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Hyperion Records

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Michael by Arild Rosenkrantz (1870-1964)
Courtesy of Peter Nahum at The Leicester Galleries, London / Private Collection, Denmark
Track(s) taken from CDA67832
Recording details: July 2010
Trinity College Chapel, Cambridge, United Kingdom
Produced by Adrian Peacock
Engineered by David Hinitt
Release date: July 2011
Total duration: 2 minutes 16 seconds

'In the fourth year of Stephen Layton's directorship the Trinity choir's sense of corporate ease and confidence is such that nothing phases them. The singing is beautifully blended, the parts sensitively balanced, the absence of spurious vibrato a constant pleasure. Typically outstanding Hyperion sound caps this warmly recommendable issue' (BBC Music Magazine)

'Maestro Layton is a master of shading and dynamic control, so there's always a sense of ebb and flow to the glowing harmonies that animate this music' (American Record Guide)

'First, a health warning: it is impossible to do anything else but listen once the opening track of this glorious album begins … here is music making of the highest quality. I don’t have the space to mention all of the choral wonders on this disc but I can say with certainty that it is an album that will repay repeated listening for years to come' (Classic FM Magazine)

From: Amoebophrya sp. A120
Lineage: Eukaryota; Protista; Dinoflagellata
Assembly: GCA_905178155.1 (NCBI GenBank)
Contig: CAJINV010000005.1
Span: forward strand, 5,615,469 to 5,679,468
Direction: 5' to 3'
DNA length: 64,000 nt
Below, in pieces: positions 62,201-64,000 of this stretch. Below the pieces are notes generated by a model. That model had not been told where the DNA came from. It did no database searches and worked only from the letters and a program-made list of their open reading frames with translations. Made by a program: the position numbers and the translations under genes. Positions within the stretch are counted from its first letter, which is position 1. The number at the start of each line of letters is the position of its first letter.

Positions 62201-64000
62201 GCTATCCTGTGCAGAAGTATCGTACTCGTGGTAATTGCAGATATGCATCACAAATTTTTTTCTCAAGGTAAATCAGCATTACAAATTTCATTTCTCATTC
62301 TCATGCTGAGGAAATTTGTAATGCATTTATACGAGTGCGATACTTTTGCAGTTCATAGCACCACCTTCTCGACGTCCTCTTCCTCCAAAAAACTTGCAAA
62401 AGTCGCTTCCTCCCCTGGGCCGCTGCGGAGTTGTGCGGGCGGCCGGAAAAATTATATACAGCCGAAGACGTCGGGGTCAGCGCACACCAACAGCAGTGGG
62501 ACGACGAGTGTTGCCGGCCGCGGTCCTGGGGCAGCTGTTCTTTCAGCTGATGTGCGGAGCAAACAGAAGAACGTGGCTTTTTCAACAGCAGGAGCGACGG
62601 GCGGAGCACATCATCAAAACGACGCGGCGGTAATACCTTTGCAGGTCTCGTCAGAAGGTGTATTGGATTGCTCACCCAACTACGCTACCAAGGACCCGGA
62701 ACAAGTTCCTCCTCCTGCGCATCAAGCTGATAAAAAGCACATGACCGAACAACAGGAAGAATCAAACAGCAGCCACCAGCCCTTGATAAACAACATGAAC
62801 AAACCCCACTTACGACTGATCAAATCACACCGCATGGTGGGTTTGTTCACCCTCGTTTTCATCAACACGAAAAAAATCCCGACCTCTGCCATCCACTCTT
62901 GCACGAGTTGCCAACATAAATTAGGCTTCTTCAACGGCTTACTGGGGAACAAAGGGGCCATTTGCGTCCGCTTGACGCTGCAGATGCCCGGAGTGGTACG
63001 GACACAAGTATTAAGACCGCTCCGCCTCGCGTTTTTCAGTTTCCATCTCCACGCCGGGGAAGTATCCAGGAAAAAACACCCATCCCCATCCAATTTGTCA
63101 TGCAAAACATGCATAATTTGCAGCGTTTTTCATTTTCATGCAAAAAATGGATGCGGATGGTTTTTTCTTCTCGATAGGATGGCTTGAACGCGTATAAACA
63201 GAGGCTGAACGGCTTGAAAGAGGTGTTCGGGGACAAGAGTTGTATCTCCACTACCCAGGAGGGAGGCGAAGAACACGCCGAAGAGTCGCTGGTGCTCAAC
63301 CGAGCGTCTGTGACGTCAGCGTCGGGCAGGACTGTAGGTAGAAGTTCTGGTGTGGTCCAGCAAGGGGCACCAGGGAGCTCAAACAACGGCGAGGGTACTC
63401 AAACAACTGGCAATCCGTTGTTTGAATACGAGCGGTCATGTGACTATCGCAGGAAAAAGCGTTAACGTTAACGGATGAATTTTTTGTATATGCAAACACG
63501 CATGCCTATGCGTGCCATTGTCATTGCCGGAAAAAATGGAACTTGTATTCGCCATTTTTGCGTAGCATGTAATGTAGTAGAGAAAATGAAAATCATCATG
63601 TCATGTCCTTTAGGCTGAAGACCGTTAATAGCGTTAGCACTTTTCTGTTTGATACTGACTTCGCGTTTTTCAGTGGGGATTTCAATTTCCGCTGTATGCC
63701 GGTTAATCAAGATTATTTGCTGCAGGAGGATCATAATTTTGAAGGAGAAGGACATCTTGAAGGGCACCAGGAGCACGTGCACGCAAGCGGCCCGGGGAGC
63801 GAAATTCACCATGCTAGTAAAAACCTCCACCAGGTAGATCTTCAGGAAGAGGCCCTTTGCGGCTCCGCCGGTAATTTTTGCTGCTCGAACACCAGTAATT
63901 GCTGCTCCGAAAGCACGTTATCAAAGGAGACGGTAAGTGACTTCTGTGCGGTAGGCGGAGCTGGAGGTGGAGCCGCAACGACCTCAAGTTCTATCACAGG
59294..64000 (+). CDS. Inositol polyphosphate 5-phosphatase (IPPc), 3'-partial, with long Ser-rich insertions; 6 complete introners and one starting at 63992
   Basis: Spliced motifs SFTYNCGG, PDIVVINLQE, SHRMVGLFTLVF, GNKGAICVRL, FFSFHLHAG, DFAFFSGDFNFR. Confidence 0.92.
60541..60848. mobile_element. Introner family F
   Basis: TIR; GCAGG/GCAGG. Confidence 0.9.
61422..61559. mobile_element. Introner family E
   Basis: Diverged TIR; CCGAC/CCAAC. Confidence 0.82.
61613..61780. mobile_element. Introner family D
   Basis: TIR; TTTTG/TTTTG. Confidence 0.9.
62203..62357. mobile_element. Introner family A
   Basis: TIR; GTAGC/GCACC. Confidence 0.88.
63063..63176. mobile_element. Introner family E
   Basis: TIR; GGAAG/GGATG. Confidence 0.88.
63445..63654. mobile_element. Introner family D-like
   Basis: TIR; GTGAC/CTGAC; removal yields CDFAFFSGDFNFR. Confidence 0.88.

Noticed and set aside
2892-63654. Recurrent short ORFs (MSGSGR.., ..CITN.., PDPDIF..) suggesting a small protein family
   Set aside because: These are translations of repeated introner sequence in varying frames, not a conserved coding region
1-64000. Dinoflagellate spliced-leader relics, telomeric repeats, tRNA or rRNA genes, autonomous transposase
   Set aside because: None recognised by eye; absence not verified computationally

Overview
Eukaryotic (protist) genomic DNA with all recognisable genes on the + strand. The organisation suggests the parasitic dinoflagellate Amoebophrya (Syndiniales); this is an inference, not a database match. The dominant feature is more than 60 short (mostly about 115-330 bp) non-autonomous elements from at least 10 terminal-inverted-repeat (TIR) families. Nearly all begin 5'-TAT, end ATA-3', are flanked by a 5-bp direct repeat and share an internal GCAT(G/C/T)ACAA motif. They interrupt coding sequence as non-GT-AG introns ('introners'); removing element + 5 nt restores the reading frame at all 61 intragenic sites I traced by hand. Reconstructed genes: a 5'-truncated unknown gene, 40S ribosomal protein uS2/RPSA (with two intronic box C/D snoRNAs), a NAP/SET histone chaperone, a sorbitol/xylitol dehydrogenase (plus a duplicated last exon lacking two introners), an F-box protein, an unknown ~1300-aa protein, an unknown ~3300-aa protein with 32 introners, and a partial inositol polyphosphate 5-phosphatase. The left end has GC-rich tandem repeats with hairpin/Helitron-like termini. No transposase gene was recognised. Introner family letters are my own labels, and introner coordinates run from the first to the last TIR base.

Two Motets
First line:
Quis color ille vadis, seras cum propulit umbras
composer
1981; SSAATTBB SSAATTBB unaccompanied; composed for the Gregg Smith Singers

Introduction  EnglishFrançaisDeutsch
The Two Motets of 1981 were composed for the Gregg Smith Singers, and are conceived of very similar material. Unusually for choral music, the Latin texts are poetic rather than biblical, and contain no sacred elements at all. Mosella is a fragment of a longer work by the fourth-century poet Ausonius—a celebrated evocation of the scenery experienced along the course of the river Moselle—and in this stanza we are treated to the soothing sight of water reflecting the light of dusk. For the second poem, Te vigilans oculis by Petronius, the scene shifts to an anguished poet lying sleepless in bed, longing for his lover. The contrasts in thematic material from the first motet are magnified by their very similarity, as Hawley shifts to a darker mode in reflection of the text. Both motets end with prolonged and unresolved suspensions to sharply differing effect: unending beauty in the first instance, and ceaseless torment in the second.

from notes by Gabriel Crouch © 2011

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